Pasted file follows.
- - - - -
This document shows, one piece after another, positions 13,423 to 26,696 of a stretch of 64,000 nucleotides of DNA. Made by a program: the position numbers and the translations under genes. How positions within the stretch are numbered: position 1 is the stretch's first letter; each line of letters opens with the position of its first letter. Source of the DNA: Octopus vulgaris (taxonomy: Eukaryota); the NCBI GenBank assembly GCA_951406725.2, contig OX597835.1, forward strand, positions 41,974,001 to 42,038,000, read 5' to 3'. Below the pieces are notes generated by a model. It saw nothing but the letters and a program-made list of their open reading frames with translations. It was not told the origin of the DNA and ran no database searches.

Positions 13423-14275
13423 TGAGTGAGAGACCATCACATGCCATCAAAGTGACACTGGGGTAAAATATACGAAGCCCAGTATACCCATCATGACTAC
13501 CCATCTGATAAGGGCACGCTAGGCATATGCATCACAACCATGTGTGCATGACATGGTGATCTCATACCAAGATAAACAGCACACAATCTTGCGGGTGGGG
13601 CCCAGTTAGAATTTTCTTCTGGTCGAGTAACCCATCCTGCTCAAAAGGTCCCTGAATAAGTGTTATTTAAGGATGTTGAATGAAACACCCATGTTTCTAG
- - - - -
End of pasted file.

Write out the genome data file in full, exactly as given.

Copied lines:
This document shows, one piece after another, positions 13,423 to 26,696 of a stretch of 64,000 nucleotides of DNA. Made by a program: the position numbers and the translations under genes. How positions within the stretch are numbered: position 1 is the stretch's first letter; each line of letters opens with the position of its first letter. Source of the DNA: Octopus vulgaris (taxonomy: Eukaryota); the NCBI GenBank assembly GCA_951406725.2, contig OX597835.1, forward strand, positions 41,974,001 to 42,038,000, read 5' to 3'. Below the pieces are notes generated by a model. It saw nothing but the letters and a program-made list of their open reading frames with translations. It was not told the origin of the DNA and ran no database searches.

Positions 13423-14275
13423 TGAGTGAGAGACCATCACATGCCATCAAAGTGACACTGGGGTAAAATATACGAAGCCCAGTATACCCATCATGACTAC
13501 CCATCTGATAAGGGCACGCTAGGCATATGCATCACAACCATGTGTGCATGACATGGTGATCTCATACCAAGATAAACAGCACACAATCTTGCGGGTGGGG
13601 CCCAGTTAGAATTTTCTTCTGGTCGAGTAACCCATCCTGCTCAAAAGGTCCCTGAATAAGTGTTATTTAAGGATGTTGAATGAAACACCCATGTTTCTAG